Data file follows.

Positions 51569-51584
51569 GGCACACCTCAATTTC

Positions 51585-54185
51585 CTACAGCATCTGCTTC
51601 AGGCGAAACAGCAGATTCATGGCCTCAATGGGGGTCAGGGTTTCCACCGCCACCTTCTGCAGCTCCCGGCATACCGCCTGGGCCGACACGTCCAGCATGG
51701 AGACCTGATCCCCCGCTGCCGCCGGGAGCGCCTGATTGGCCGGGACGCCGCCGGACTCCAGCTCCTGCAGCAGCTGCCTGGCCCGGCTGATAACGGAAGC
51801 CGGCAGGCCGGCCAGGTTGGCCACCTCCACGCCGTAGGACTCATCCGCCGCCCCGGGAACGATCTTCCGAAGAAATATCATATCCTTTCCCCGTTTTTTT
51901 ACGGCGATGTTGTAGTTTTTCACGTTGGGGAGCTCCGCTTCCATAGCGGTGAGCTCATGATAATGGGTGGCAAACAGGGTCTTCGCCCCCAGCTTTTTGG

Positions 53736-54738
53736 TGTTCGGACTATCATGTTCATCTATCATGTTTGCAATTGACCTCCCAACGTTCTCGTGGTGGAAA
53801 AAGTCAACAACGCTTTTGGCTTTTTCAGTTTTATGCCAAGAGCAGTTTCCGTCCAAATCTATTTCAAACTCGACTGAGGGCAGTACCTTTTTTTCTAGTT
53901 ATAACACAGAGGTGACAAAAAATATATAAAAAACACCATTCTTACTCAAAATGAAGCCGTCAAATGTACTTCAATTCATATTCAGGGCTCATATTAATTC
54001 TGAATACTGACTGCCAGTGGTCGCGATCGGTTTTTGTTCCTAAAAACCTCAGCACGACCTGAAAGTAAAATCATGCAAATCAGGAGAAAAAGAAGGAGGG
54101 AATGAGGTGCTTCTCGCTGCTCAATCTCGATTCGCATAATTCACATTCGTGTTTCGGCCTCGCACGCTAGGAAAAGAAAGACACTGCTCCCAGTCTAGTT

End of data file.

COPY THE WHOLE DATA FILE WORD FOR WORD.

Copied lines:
Positions 51569-51584
51569 GGCACACCTCAATTTC

Positions 51585-54185
51585 CTACAGCATCTGCTTC
51601 AGGCGAAACAGCAGATTCATGGCCTCAATGGGGGTCAGGGTTTCCACCGCCACCTTCTGCAGCTCCCGGCATACCGCCTGGGCCGACACGTCCAGCATGG
51701 AGACCTGATCCCCCGCTGCCGCCGGGAGCGCCTGATTGGCCGGGACGCCGCCGGACTCCAGCTCCTGCAGCAGCTGCCTGGCCCGGCTGATAACGGAAGC
51801 CGGCAGGCCGGCCAGGTTGGCCACCTCCACGCCGTAGGACTCATCCGCCGCCCCGGGAACGATCTTCCGAAGAAATATCATATCCTTTCCCCGTTTTTTT
51901 ACGGCGATGTTGTAGTTTTTCACGTTGGGGAGCTCCGCTTCCATAGCGGTGAGCTCATGATAATGGGTGGCAAACAGGGTCTTCGCCCCCAGCTTTTTGG

Positions 53736-54738
53736 TGTTCGGACTATCATGTTCATCTATCATGTTTGCAATTGACCTCCCAACGTTCTCGTGGTGGAAA
53801 AAGTCAACAACGCTTTTGGCTTTTTCAGTTTTATGCCAAGAGCAGTTTCCGTCCAAATCTATTTCAAACTCGACTGAGGGCAGTACCTTTTTTTCTAGTT
53901 ATAACACAGAGGTGACAAAAAATATATAAAAAACACCATTCTTACTCAAAATGAAGCCGTCAAATGTACTTCAATTCATATTCAGGGCTCATATTAATTC
54001 TGAATACTGACTGCCAGTGGTCGCGATCGGTTTTTGTTCCTAAAAACCTCAGCACGACCTGAAAGTAAAATCATGCAAATCAGGAGAAAAAGAAGGAGGG
54101 AATGAGGTGCTTCTCGCTGCTCAATCTCGATTCGCATAATTCACATTCGTGTTTCGGCCTCGCACGCTAGGAAAAGAAAGACACTGCTCCCAGTCTAGTT